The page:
X. USCIS streamlines readmissions for certain H and L nonimmigrants with pending permanent residence applications
WASHINGTON -U.S. Citizenship and Immigration Services (USCIS) today published a final rule in the Federal Register to streamline the readmission of certain “H” and “L” nonimmigrants who have applied for adjustment of status to become permanent residents. The rule removes the requirement that such persons present a receipt notice (Form I-797, Notice of Action) for their adjustment applications when returning to the United States from travel abroad.
This rule benefits certain types of H or L nonimmigrants who have a pending adjustment of status application. H-1 nonimmigrants affected by this rule are the H-1B classification for “specialty occupation” workers and the H-1C classification for certain registered nurses. L-1 nonimmigrants affected by this rule are the L-1A classification for certain intracompany transferees who are managers or executives, and the L-1B classification for “specialized knowledge” workers. Dependents of affected H-1s and L-1s, who are admitted as H-4s and L-2s, are also relieved of the receipt requirement.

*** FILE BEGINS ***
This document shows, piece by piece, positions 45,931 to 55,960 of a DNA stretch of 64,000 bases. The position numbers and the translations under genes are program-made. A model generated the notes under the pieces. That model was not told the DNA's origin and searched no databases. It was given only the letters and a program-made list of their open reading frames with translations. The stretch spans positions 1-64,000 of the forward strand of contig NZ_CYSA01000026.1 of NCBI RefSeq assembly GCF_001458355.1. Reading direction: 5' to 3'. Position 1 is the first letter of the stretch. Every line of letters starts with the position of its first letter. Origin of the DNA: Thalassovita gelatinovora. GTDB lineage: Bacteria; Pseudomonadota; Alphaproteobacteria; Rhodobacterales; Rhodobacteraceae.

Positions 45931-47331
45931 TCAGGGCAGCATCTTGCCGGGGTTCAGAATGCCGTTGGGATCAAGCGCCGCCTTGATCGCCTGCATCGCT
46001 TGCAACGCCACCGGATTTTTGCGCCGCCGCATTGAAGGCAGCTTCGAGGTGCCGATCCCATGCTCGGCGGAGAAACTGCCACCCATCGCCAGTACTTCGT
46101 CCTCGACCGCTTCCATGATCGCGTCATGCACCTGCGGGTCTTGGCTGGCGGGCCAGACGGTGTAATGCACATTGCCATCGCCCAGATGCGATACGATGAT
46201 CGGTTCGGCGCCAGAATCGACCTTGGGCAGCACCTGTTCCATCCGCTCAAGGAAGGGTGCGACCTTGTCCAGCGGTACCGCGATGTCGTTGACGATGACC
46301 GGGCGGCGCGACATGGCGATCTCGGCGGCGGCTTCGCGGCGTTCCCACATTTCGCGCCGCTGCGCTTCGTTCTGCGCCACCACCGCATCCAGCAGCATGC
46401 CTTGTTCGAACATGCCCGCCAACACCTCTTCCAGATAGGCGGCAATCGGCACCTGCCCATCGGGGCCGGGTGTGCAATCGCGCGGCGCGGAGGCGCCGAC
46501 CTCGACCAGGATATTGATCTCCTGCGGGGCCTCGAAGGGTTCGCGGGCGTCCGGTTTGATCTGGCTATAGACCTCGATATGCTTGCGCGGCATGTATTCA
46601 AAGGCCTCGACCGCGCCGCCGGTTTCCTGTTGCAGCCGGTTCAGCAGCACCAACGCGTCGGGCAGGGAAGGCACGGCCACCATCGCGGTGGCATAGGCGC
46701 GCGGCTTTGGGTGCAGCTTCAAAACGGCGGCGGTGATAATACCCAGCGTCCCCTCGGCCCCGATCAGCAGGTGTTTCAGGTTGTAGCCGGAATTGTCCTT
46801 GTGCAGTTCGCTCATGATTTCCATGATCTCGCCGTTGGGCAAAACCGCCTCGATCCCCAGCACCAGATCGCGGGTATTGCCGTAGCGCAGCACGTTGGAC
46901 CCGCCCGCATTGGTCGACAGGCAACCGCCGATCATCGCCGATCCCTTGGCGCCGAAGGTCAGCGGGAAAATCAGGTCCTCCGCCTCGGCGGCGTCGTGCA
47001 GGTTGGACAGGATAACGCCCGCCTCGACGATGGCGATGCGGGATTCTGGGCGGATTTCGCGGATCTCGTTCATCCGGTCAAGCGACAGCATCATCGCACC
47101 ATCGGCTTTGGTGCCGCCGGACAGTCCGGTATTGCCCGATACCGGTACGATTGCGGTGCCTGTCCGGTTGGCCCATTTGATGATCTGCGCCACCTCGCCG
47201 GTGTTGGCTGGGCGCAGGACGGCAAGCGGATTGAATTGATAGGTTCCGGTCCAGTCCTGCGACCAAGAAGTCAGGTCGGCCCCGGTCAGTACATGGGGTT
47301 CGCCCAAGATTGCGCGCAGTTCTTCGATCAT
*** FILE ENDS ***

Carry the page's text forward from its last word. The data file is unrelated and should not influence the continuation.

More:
Generally, adjustment of status applicants must obtain Advance Parole (Form I -131, Application for Travel Document) from USCIS prior to leaving the United States or else their applications are deemed abandoned. H-1 and L-1 nonimmigrants (and their H-4 or L-2 dependents) are now exempt from this requirement. Previously, they were required to present a receipt for their adjustment application at the time of readmission to the United States following foreign travel. This final rule eliminates the unnecessary burden of presenting this receipt since the application information in the receipt is in USCIS databases available to immigration inspectors and adjudicators.